My Dog Ate an Acorn

It is usually easy to restrict what your dog can have access to in your garage and inside the house. However, when it comes to your yard, hikes, and parks, that may be difficult to control. There are many things out there, ranging from plants and trees to mushrooms that may present a potential risk to your dog. One thing that your dog may find yummy is acorns. But how safe are they for your dog? To find more about acorns and dogs, keep reading the article.

How Poisonous Are Acorns to Your Dog?

Acorns are nuts from oak trees that tend to fall on the ground during winter and fall months. Note that both the leaves and acorns from these trees are toxic for your dog. They contain gallic and tannic acid, enough to cause a variety of health problems to your dog. They can lead to stomach upset, severe liver problems, kidney failure, and even death. Acorns are also sharp, meaning that they are capable of causing intestinal obstruction if ingested whole, especially by smaller dogs.

What Are the Common Signs That Your Dog Has Eaten Acorns?

It is not easy to notice that your dog has ingested acorns until he begins to show some health concerns. So, what will make you know that your dog has actually eaten acorn? Note that the symptoms that your dog will show depending on the number of acorns he has swallowed. 

If your dog has ingested a few acorns, they will show signs like diarrhea, weariness, drooling, vomiting, and abdominal pain. However, if they have frequently been ingesting plenty of acorns, he will show severe symptoms such as liver problems and kidney failure. So, whether your dog becomes critically ill will depend on his size and the amount of acorn they have ingested.

The Measures You Should Take if your Dog Eats an Acorn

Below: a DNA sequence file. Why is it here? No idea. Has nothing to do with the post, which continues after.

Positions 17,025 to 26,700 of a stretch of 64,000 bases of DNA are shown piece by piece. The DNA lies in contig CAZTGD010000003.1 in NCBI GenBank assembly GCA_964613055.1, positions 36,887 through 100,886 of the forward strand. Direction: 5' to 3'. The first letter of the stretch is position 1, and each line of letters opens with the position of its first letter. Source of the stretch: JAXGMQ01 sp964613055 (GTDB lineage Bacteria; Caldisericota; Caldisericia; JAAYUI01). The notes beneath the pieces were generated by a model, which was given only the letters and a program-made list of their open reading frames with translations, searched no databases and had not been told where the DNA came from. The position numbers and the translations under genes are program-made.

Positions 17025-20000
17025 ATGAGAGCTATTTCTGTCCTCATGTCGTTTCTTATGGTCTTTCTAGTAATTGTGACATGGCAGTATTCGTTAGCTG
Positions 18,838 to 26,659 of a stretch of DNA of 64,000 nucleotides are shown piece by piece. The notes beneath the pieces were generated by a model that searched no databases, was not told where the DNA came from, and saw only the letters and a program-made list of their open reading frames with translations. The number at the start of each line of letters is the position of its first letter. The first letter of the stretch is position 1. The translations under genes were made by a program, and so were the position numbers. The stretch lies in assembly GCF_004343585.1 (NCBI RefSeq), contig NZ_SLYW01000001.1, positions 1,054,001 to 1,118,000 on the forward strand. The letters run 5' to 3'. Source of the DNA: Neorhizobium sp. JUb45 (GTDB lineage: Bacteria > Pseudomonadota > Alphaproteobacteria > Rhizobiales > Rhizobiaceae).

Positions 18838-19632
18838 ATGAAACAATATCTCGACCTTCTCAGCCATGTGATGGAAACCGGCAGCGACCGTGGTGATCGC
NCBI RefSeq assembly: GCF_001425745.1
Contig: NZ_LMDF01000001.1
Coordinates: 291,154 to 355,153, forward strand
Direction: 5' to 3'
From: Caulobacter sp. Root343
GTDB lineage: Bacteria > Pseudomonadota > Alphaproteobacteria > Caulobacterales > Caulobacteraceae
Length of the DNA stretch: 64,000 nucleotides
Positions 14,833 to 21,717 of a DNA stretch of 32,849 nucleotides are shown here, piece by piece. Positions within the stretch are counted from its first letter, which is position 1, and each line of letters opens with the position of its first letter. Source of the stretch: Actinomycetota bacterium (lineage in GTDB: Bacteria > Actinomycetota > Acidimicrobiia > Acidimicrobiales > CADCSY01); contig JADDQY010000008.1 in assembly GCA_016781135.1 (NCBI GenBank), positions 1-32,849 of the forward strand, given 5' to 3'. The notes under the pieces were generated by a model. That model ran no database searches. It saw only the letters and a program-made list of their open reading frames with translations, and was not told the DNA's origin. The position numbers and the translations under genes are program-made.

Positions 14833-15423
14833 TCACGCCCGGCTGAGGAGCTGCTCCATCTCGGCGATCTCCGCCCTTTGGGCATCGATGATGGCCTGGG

If you have a feeling that your dog has eaten acorn, you should call your vet right away. Note that if your pet does not get treatment early enough, the situation can lead to permanent liver damage. So, it’s always good to find the nearest vet to attend to your dog as soon as possible.

As you wait for the vet, ensure that you remove any acorns around to prevent the dog from eating more of it. Also, avoid any home-remedy treatment as this may worsen your dog’s health situation.

Diagnosis and Treatment

When you take your dog to the vet, the diagnosis will involve reviewing symptoms as well as the circumstances that surround ingestion. The vet will also look for the presence of acorn in the dog’s feces and vomit.

The severity of the dog’s condition will determine the kind of treatment the vet will administer. However, the immediate concern is usually dealing with the symptoms the dog is exhibiting at the moment. The vet may administer medications that will help manage the symptoms. If it is internal obstruction, surgery may be necessary if the case happens to be severe.

Ways of Preventing Your Dog from Eating Acorns

You can prevent your dog from eating acorns by limiting their exposure to the oak nuts. Avoid taking your dog in the area with oak trees, especially during the winter and fall months. If this proves impossible, you will need to closely monitor your dog when walking in the area with acorns.

If there is an oak tree in your compound, ensure that no acorns are lying around. Also, don’t allow your dog to walk outside without supervision. Whether he’s going out for potty, ensure that you accompany them.

In case all of these solutions prove difficult, another solution will be to cut down the oak tree in your compound. While the tree may be equally important, you will instead do away with it than risking your dog’s health. You can always plant another type of tree in your yard that is safe for your pet.

Conclusion

A dog is like another kid in your home, and they present work from the word go. He needs you to pay attention to him, feed, and train him. Generally, it would be best if you took full responsibility for your dog so that they don’t do something silly that may endanger their life. If you have a dog, you should be aware of some of the hazards in your home. Things that can endanger your pet, such as acorns.

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